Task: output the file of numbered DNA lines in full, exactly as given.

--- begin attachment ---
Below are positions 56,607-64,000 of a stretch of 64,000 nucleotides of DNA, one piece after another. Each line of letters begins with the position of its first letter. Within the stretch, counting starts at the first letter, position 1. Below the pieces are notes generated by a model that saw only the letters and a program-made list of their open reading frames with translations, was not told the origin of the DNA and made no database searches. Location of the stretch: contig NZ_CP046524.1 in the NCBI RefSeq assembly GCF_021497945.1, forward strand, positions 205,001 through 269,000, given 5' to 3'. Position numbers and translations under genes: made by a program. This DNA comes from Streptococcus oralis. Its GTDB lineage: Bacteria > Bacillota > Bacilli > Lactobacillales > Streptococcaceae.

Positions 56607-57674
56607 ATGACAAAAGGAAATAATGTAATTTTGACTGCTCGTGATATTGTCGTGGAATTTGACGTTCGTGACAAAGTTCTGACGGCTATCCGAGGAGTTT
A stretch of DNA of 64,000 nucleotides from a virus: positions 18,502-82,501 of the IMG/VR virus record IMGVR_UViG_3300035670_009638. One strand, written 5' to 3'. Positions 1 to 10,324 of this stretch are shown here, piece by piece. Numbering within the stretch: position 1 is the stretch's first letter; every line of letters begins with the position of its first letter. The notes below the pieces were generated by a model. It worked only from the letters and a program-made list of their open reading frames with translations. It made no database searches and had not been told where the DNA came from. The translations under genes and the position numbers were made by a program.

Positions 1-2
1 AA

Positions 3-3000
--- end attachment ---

Below are positions 56,607-64,000 of a stretch of 64,000 nucleotides of DNA, one piece after another. Each line of letters begins with the position of its first letter. Within the stretch, counting starts at the first letter, position 1. Below the pieces are notes generated by a model that saw only the letters and a program-made list of their open reading frames with translations, was not told the origin of the DNA and made no database searches. Location of the stretch: contig NZ_CP046524.1 in the NCBI RefSeq assembly GCF_021497945.1, forward strand, positions 205,001 through 269,000, given 5' to 3'. Position numbers and translations under genes: made by a program. This DNA comes from Streptococcus oralis. Its GTDB lineage: Bacteria > Bacillota > Bacilli > Lactobacillales > Streptococcaceae.

Positions 56607-57674
56607 ATGACAAAAGGAAATAATGTAATTTTGACTGCTCGTGATATTGTCGTGGAATTTGACGTTCGTGACAAAGTTCTGACGGCTATCCGAGGAGTTT
A stretch of DNA of 64,000 nucleotides from a virus: positions 18,502-82,501 of the IMG/VR virus record IMGVR_UViG_3300035670_009638. One strand, written 5' to 3'. Positions 1 to 10,324 of this stretch are shown here, piece by piece. Numbering within the stretch: position 1 is the stretch's first letter; every line of letters begins with the position of its first letter. The notes below the pieces were generated by a model. It worked only from the letters and a program-made list of their open reading frames with translations. It made no database searches and had not been told where the DNA came from. The translations under genes and the position numbers were made by a program.

Positions 1-2
1 AA

Positions 3-3000